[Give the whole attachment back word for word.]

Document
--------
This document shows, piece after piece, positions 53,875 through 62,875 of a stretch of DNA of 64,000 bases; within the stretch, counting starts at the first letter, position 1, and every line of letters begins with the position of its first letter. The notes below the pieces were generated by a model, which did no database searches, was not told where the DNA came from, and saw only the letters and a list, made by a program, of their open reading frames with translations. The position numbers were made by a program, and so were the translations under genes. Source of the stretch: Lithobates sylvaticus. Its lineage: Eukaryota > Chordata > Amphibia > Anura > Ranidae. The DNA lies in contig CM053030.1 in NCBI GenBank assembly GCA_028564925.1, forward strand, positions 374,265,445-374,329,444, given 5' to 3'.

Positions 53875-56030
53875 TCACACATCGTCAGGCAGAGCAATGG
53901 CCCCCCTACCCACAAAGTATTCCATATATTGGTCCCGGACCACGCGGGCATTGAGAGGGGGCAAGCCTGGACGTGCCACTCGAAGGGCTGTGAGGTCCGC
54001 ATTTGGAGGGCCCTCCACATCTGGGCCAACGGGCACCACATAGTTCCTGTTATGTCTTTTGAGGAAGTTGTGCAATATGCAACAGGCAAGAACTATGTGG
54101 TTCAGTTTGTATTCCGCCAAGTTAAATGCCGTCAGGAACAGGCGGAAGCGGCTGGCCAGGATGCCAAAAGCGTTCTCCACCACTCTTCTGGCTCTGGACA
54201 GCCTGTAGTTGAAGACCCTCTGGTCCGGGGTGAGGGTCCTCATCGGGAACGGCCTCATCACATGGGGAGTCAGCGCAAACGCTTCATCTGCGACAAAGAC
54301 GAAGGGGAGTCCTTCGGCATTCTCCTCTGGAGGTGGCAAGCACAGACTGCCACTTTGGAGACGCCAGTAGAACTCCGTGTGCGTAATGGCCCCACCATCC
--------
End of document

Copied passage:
This document shows, piece after piece, positions 53,875 through 62,875 of a stretch of DNA of 64,000 bases; within the stretch, counting starts at the first letter, position 1, and every line of letters begins with the position of its first letter. The notes below the pieces were generated by a model, which did no database searches, was not told where the DNA came from, and saw only the letters and a list, made by a program, of their open reading frames with translations. The position numbers were made by a program, and so were the translations under genes. Source of the stretch: Lithobates sylvaticus. Its lineage: Eukaryota > Chordata > Amphibia > Anura > Ranidae. The DNA lies in contig CM053030.1 in NCBI GenBank assembly GCA_028564925.1, forward strand, positions 374,265,445-374,329,444, given 5' to 3'.

Positions 53875-56030
53875 TCACACATCGTCAGGCAGAGCAATGG
53901 CCCCCCTACCCACAAAGTATTCCATATATTGGTCCCGGACCACGCGGGCATTGAGAGGGGGCAAGCCTGGACGTGCCACTCGAAGGGCTGTGAGGTCCGC
54001 ATTTGGAGGGCCCTCCACATCTGGGCCAACGGGCACCACATAGTTCCTGTTATGTCTTTTGAGGAAGTTGTGCAATATGCAACAGGCAAGAACTATGTGG
54101 TTCAGTTTGTATTCCGCCAAGTTAAATGCCGTCAGGAACAGGCGGAAGCGGCTGGCCAGGATGCCAAAAGCGTTCTCCACCACTCTTCTGGCTCTGGACA
54201 GCCTGTAGTTGAAGACCCTCTGGTCCGGGGTGAGGGTCCTCATCGGGAACGGCCTCATCACATGGGGAGTCAGCGCAAACGCTTCATCTGCGACAAAGAC
54301 GAAGGGGAGTCCTTCGGCATTCTCCTCTGGAGGTGGCAAGCACAGACTGCCACTTTGGAGACGCCAGTAGAACTCCGTGTGCGTAATGGCCCCACCATCC